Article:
Olivia Atwood ’17 and Maggie Seymour ’16 learned plenty at Bowdoin, but they never nailed down the details of what happened during the Watergate scandal. That absence of knowledge is exactly the premise of the alums’ original musical, “Dickie in the House,” which premieres at the Peoples Improv Theater (PIT) in New York on Thursday.
The two-woman show, subtitled “The possibly true, entirely fabricated, probably wrong story of Watergate as told by two girls who really don’t know what happened but gave it the old college try,” is not Seymour and Atwood’s first at the PIT. Last summer, the pair put on “15 Villainous Fools,” a comedy loosely based on Shakespeare’s “Comedy of Errors.” They first developed that show as Seymour’s honors project.
In search of a new project, the duo—who call their theater company Liv & Mags—considered pursuing other mediums, but came back to the idea of live theater.
“We love theater more than anything in the entire world, and all we wanted to do was act,” Atwood said.
The theme of the show they eventually wrote stemmed from their shared realization that they often faked possessing knowledge about history.
“We both realized that we didn’t know a lot about what happens in certain historical events,” Seymour said.
“But we pretend to know,” Atwood added.
They decided to focus their pretend-knowing about history on the Watergate scandal. To write the show, they met twice a week at the Panera Bread between their respective apartments in New York City. Seymour was also working as a second-grade teacher, while Atwood held several jobs.
As the project progressed, they sought help from friends. Kristen Krak, with whom Atwood studied during a summer at the National Theater Institute, helped the duo transform the rudimentary songs they had written into melodies worthy of a musical. When summer rolled around, Aziza Janmohamed ’19 came to town to be the pair’s stage manager. Her duties include helping with staging, blocking and props, while also promoting the production.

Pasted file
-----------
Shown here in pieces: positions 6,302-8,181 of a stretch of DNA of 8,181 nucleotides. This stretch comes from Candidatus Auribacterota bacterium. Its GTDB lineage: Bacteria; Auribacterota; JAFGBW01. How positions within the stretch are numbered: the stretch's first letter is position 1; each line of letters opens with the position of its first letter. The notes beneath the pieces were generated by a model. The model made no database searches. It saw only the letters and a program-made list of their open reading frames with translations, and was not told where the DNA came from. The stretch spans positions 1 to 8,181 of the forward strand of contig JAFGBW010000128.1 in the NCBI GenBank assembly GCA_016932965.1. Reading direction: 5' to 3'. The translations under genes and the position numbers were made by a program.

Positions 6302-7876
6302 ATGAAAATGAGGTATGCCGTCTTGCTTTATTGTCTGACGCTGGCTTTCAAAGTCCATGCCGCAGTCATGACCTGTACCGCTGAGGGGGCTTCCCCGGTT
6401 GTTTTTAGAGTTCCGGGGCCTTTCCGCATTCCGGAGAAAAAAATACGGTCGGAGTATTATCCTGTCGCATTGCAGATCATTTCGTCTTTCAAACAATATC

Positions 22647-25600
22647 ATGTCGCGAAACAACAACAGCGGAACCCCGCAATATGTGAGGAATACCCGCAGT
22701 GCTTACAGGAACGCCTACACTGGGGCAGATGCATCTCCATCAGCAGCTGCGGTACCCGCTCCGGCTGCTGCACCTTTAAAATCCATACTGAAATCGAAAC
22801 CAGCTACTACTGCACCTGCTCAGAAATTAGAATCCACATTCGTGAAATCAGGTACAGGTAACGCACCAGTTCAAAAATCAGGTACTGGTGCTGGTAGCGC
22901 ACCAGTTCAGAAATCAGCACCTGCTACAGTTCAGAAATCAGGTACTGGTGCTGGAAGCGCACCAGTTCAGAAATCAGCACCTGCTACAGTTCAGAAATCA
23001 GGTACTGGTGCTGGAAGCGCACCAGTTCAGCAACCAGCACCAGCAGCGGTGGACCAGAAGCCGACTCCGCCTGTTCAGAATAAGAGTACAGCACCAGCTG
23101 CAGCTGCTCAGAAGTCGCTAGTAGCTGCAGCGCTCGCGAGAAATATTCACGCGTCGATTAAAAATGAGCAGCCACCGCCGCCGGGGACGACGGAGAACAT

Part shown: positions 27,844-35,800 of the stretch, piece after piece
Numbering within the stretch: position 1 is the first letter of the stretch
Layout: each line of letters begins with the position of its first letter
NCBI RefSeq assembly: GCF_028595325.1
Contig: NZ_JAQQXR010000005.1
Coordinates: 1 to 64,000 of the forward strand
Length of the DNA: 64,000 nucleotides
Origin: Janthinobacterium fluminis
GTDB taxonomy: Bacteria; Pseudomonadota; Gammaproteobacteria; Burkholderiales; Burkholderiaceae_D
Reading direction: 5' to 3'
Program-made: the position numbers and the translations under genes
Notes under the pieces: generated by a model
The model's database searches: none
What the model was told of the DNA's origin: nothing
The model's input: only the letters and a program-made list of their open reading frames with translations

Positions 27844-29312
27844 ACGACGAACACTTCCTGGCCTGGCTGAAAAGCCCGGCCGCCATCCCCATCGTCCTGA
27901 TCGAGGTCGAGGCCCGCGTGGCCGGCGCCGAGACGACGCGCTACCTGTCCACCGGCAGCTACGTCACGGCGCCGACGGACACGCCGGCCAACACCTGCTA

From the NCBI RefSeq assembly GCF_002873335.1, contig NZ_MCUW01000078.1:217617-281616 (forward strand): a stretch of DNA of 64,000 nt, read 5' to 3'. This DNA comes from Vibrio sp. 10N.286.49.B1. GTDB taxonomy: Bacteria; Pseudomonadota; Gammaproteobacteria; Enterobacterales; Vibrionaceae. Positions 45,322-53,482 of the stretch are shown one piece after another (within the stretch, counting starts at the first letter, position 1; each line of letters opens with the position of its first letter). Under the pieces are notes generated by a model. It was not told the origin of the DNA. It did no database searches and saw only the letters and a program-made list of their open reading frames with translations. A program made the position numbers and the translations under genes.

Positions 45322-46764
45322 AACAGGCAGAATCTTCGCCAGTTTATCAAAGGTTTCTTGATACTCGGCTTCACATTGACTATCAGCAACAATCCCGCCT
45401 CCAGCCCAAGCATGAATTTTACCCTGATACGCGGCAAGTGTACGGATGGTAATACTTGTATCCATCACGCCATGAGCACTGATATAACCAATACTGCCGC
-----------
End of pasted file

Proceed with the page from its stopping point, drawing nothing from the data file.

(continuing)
“It’s been an incredible amount of fun. I’ve definitely learned a lot,” Janmohamed said. “I’ve mostly done just acting stuff on campus, so it has been really exciting for me to experience the production side of theater.”
Eric Mercado ’18 did the show’s lighting.
“The Bowdoin support of this show and of Maggie and my shows has been incredible,” Atwood said.
She noted that several of their friends and a former professor provided feedback on “Dickie in the House,” and that numerous students and alumni attended showings of “15 Villainous Fools.”
Both women also credited theater at Bowdoin for giving them opportunities to innovate, citing “15 Villainous Fools” as an example of the freedom they had to try out their own ideas, rather than sticking to a prescribed script.
“I think the Bowdoin theater scene specifically allows a lot of flexibility in the productions performed,” Seymour said.
With college behind them, the duo is considering moving beyond live theater for their next production—perhaps trying a web series or a podcast.
“We’re ready to do something with a little wider reach,” Atwood said. “Because this show, pretty much the only people who are going to see it are friends from out of town who are visiting and New Yorkers.”
“Dickie in the House” premieres at the PIT at 9 p.m. on Thursday. The production will have 13 showings in total, the last of which is on September 28.